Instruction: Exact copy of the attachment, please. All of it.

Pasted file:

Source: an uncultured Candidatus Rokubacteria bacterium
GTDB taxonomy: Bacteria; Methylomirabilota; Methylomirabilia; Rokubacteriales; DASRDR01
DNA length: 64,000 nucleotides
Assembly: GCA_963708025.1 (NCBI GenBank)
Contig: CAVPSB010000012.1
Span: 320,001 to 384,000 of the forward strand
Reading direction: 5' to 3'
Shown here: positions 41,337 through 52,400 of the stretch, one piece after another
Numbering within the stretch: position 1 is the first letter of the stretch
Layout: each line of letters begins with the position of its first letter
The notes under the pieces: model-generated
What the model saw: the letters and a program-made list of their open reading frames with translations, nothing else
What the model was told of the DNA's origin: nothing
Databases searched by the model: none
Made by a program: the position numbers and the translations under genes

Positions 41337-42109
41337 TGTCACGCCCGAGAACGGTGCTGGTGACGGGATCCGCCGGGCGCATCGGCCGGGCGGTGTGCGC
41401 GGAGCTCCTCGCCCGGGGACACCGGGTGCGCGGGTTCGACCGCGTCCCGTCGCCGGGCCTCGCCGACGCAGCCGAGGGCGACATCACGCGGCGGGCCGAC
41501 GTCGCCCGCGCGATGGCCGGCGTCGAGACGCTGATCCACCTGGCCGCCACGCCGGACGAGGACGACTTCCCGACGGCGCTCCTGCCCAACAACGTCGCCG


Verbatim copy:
Source: an uncultured Candidatus Rokubacteria bacterium
GTDB taxonomy: Bacteria; Methylomirabilota; Methylomirabilia; Rokubacteriales; DASRDR01
DNA length: 64,000 nucleotides
Assembly: GCA_963708025.1 (NCBI GenBank)
Contig: CAVPSB010000012.1
Span: 320,001 to 384,000 of the forward strand
Reading direction: 5' to 3'
Shown here: positions 41,337 through 52,400 of the stretch, one piece after another
Numbering within the stretch: position 1 is the first letter of the stretch
Layout: each line of letters begins with the position of its first letter
The notes under the pieces: model-generated
What the model saw: the letters and a program-made list of their open reading frames with translations, nothing else
What the model was told of the DNA's origin: nothing
Databases searched by the model: none
Made by a program: the position numbers and the translations under genes

Positions 41337-42109
41337 TGTCACGCCCGAGAACGGTGCTGGTGACGGGATCCGCCGGGCGCATCGGCCGGGCGGTGTGCGC
41401 GGAGCTCCTCGCCCGGGGACACCGGGTGCGCGGGTTCGACCGCGTCCCGTCGCCGGGCCTCGCCGACGCAGCCGAGGGCGACATCACGCGGCGGGCCGAC
41501 GTCGCCCGCGCGATGGCCGGCGTCGAGACGCTGATCCACCTGGCCGCCACGCCGGACGAGGACGACTTCCCGACGGCGCTCCTGCCCAACAACGTCGCCG